Torsten was a trainee in 2016 on Vallotton Farms. He spent the 2017 season in Saskatchewan and this summer is on an exchange in Montana.
1. Where are you from?
I was raised on a small farm in the southern part of Denmark close to the german border.
2. Why did you decide to do an agricultural exchange?
Both of my older brothers have been on exchange programs and came home telling all these stories of what they had seen and the people they met. I made up my mind when i was about 10 or 11 that i wanted to try something similiar once. After working on farms in Denmark for a couple of years I wanted to see how they do it in other parts of the world and decided Canada was my first destination in 2015.
3. What is the main differences you have noticed about farming in Denmark/Canada/United States?
Size of the equipment is the first thing you notice once you get here, most of it, but not all of it, is alot bigger than what we're used to at home. Back home we have regulations as to how much fertilizer we can put into the ground which might not be enough for the crops to reach their full potential. Farmers here still decide how much they want to put in, and have to find the "sweet spot" for their own farm to have the best yield and quality and also not wasting money.
4. Favorite piece of equipment?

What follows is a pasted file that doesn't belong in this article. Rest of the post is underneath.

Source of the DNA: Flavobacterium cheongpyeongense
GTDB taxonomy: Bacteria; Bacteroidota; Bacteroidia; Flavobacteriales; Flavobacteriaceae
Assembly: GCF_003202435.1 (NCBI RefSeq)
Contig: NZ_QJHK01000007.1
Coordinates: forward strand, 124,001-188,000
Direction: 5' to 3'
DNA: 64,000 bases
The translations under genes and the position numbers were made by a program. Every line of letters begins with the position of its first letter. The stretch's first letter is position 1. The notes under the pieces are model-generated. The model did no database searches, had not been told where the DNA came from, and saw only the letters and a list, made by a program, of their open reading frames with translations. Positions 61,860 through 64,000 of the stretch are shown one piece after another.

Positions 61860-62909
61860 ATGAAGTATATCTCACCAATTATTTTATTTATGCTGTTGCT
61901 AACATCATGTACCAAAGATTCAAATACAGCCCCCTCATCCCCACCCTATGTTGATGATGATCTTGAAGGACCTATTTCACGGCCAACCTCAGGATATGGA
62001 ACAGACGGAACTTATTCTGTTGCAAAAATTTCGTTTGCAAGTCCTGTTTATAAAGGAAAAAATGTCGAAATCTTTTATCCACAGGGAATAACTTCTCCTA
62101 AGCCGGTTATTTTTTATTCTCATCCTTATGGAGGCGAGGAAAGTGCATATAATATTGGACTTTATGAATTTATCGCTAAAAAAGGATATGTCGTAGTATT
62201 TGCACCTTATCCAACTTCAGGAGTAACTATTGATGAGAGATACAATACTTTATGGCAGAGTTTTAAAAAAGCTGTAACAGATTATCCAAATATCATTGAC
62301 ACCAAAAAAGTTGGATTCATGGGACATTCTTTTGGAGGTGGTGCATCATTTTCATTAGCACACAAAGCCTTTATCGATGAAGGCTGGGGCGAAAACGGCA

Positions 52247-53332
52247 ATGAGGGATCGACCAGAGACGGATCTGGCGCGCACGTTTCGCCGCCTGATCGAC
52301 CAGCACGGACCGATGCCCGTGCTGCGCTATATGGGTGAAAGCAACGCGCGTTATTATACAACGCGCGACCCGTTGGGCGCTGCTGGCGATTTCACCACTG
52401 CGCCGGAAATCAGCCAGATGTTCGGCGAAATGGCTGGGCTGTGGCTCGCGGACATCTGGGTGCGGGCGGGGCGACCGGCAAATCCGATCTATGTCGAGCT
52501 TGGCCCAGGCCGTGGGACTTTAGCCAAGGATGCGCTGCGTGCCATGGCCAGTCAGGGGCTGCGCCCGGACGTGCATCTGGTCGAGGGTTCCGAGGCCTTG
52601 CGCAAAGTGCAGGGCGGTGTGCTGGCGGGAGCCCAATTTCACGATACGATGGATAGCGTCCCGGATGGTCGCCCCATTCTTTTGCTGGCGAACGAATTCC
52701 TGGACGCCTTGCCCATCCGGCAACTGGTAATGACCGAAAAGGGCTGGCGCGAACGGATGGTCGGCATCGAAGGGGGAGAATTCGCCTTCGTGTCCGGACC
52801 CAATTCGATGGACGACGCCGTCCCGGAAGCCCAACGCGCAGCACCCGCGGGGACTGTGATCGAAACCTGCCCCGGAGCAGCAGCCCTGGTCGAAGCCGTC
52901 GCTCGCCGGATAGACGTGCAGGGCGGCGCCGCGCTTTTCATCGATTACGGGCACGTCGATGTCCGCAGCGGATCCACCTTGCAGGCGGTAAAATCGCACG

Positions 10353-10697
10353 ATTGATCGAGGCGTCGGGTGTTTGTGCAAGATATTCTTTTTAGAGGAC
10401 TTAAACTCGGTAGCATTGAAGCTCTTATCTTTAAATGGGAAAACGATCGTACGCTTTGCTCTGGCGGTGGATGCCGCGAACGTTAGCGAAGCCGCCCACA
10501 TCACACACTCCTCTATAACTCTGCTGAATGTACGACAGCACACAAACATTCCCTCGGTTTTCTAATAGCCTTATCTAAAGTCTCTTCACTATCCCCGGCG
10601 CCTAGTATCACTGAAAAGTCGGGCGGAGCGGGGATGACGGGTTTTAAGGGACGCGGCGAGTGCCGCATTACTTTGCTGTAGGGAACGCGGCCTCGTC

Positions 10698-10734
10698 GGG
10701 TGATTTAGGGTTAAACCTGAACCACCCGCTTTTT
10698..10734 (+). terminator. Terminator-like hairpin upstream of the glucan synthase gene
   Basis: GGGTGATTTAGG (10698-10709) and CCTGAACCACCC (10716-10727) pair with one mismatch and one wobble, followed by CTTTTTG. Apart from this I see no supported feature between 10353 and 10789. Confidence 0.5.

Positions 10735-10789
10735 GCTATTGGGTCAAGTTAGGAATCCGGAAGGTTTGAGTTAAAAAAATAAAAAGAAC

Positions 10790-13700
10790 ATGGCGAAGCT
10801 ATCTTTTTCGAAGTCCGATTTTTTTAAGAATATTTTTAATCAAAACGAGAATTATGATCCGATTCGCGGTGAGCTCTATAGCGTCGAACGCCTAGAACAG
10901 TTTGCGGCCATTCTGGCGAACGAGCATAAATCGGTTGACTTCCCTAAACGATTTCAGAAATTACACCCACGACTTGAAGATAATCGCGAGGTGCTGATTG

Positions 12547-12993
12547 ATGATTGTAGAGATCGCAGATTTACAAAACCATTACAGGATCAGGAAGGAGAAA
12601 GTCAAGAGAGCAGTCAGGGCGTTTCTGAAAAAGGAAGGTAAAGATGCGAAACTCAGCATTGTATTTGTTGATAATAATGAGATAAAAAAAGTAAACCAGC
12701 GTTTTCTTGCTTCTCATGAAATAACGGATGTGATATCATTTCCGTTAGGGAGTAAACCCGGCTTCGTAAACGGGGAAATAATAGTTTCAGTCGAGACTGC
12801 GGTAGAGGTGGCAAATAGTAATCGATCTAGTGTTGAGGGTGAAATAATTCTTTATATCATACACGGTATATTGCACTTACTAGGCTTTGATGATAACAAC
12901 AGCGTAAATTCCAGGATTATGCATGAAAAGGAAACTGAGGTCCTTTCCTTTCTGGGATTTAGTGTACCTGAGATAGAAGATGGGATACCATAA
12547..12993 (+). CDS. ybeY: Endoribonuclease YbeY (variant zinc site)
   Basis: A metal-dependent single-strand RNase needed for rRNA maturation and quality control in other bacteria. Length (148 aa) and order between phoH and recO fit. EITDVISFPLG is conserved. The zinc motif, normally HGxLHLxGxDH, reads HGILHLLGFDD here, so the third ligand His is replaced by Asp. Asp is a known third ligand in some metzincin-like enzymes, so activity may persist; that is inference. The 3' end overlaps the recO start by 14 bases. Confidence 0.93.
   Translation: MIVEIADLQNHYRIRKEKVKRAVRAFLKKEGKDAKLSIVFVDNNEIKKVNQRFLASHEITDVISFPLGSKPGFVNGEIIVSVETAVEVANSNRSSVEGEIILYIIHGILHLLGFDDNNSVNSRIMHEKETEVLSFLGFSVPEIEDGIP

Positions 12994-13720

Combine - when you find out if all the hard work you put in all year pays off.
5. Favorite on the farm job?
Harvest - see if all your work pays off, alot of equipment working in the fields, alot of people come out to help/talk, then when you've been working for a long time and you get a day off, everyone sits down and have a couple of drinks and have a good time.
6. If you could work on, or own a farm anywhere in the world, where would that be & what type of farm/farm size?
If I were to have my own farm it would probably not be in Denmark since its pretty hard to get into farming back home. I would most likely just have a straight grain farm without any animals. I like working on farms at home and doing the jobs that come with it.
7. As a repeat ag exchangee what have you learned on each exchange?
The biggest differences I've noticed is that every farm is different and the people also. I as a trainee need to adapt to how they want things done and what is normal for this farm. I also think that the host families need to be able to adapt to the person they get, if the person is skilled enough to run the equipment, fix it or talking to local mechanics about issues etc. - to let them do it. But all in all every placement has been good and been a good experience, and I've met a lot of great people.